Even on the calmest of days, the wind is blowing. It’s a fact those in the wind energy industry say people have a difficult time understanding.
Thousands of wind turbines around the country, including here in Maine, work to catch that wind and turn it into electricity that powers our homes, businesses and even some of our cars.
The brightest minds in the wind industry – among them, Sen. Angus King – are in town for a two-day American Wind Energy Association (AWEA) summit, discussing how to do wind better.
“This industry should take pride in the fact that you’re contributing to the resolution of a worldwide problem,” King told the group. ”Every now and then, I just want you to stop and think about the fact that you’re in a business that is very important for the future of this country.”
Senator King, sharing a YouTube video of the Greenland Ice Melt produced by NOAA, told the group that once the ice melts completely, “the oceans will rise 25 feet.”
“Phoenix, which has been averaging 110 degrees will grow hotter, and thousands upon thousands of refugees will be forced to move to North America Europe,” King said.
The senator called alternative energy critical pieces to saving the earth. “Fortunately, the technology in your industry, in solar, in electrical vehicles, in batteries and storage seems to be coming together at the right moment.”
And according to Peter Kelley, Vice President of Public Affairs for AWEA, it’s also coming in at a better price. “The cost has gone down so much that we’re now 66 percent cheaper than 6 years ago,” explained Kelley, “so people are just now catching up with the fact that this is not just good for the environment, it’s good for the economy.”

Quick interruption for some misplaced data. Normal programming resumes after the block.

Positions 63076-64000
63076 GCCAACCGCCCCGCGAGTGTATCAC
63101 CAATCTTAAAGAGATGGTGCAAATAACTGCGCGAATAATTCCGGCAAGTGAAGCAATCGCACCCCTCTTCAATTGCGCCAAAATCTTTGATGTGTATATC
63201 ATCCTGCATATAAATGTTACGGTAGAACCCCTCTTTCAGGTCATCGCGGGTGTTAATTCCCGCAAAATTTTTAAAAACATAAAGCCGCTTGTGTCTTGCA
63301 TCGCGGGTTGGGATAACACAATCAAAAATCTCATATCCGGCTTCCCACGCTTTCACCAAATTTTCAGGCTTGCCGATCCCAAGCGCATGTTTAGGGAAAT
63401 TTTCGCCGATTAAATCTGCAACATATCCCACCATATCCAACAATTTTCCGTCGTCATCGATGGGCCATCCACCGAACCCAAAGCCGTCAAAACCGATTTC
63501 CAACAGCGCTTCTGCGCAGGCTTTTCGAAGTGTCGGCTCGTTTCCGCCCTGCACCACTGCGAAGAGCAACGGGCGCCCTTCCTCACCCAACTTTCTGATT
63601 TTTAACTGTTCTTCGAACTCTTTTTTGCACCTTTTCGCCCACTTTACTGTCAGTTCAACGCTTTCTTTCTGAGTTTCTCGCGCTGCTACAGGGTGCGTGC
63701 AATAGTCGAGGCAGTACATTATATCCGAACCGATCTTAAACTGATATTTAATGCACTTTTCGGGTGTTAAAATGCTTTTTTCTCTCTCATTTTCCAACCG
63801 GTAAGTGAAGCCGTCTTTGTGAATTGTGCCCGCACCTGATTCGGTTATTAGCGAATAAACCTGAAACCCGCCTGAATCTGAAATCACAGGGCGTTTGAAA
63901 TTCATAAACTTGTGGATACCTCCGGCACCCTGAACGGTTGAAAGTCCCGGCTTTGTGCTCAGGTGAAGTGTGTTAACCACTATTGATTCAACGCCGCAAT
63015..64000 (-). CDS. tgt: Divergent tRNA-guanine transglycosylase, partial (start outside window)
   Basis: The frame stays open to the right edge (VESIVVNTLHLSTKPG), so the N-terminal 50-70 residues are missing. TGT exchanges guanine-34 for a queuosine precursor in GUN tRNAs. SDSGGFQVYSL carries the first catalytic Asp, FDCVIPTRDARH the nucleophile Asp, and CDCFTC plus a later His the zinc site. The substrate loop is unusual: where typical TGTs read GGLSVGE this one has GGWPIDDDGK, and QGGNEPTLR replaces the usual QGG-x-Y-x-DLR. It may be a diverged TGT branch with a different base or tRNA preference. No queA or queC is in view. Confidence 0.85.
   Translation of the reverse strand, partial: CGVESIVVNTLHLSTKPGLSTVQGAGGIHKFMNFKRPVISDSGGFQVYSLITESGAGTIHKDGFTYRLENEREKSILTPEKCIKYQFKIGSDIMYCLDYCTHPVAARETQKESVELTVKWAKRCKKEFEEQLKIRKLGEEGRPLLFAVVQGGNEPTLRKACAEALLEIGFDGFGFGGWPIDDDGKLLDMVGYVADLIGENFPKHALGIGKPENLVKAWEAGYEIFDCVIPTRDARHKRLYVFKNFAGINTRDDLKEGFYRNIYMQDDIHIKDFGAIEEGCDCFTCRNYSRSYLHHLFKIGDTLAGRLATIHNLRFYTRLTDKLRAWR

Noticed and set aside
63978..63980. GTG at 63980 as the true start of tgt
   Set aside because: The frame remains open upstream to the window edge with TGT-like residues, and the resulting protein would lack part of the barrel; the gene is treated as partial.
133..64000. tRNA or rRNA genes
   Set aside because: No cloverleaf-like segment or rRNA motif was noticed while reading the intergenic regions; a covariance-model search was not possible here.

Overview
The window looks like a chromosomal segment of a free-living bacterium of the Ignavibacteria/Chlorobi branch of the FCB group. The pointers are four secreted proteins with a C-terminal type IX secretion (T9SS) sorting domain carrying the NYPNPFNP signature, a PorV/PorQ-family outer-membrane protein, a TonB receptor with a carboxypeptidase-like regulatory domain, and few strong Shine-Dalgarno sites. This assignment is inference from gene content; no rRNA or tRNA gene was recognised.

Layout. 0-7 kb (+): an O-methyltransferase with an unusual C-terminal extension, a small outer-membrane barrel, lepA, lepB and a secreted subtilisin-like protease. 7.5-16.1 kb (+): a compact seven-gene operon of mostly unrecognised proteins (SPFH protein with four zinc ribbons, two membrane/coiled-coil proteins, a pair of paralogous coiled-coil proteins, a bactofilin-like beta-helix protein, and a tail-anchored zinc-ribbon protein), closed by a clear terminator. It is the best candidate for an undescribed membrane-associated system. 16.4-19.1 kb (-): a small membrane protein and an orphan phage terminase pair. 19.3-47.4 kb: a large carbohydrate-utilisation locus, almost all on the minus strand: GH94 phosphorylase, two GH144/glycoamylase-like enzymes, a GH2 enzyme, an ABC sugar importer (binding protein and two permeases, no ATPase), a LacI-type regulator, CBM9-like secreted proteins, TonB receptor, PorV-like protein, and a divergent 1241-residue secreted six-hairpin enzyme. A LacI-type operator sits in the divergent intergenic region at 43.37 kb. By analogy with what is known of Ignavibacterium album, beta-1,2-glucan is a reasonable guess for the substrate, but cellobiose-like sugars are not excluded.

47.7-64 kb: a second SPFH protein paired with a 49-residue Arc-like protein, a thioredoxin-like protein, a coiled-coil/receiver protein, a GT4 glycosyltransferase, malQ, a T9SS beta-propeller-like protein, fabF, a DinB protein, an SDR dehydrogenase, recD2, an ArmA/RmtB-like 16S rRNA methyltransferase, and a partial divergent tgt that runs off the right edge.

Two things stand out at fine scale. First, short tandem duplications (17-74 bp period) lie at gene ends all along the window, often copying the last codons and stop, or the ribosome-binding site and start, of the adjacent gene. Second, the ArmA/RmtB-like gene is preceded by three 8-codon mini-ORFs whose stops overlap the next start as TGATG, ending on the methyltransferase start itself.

Wind has quickly become a mainstream source of power, bringing jobs to towns and creating careers that didn’t exist a quarter century ago. “The fastest growing job in the country is wind turbine technician and that means the young people can get a job back home rather than leave home for employment,” Kelley added.
And, according to experts, Maine plays a critical role in meeting clean energy goals of the region.
Due to the state’s geography and sheer land mass, Executive Director of Renewable Energy New England (RENEW) Francis Pullaro says it’s also superior to other New England states in generating both wind and solar energy. “Particularly Connecticut and Rhode Island have limited opportunities to build wind and solar on land because of their small size and big populations, so they’re really dependent on Maine as a resource for clean energy.”
One hurdle, they say, is convincing the public that though there are days without wind, the wind is always blowing at higher levels where the enormous turbine blades reach. The average turbine reaches 150 feet in height and the largest stretch over 400 feet, towering over treelines and dwarfing telephone polls below.
Sen. King has a deep background in the wind industry. In 2007, he formed Independence Wind, a 22-turbine, 50-megawatt wind farm in Oxford County. He sold his share of the company when he ran for US Senate.
On Capitol Hill, King says he’s had to deal with an array of wind naysayers creatively. He developed a double-sided, laminated card he calls ‘Climate Change in a Nut Shell’. The card provides historical facts and graphs on CO2 in our atmosphere and temperatures through time. “What it is is just two pieces of data that convinced me and it’s a good way to convince people who are sort of saying, ‘well, the science is sort of unclear’ – his is just data.”
King says he has posted the card and information on his US Senate website. Before heading out of the summit, he told the energy leaders from the six New England states, “this industry should take pride in the fact that you’re contributing to the resolution of a worldwide problem.”
The American Wind Energy Association conference runs through Wednesday afternoon in South Portland.
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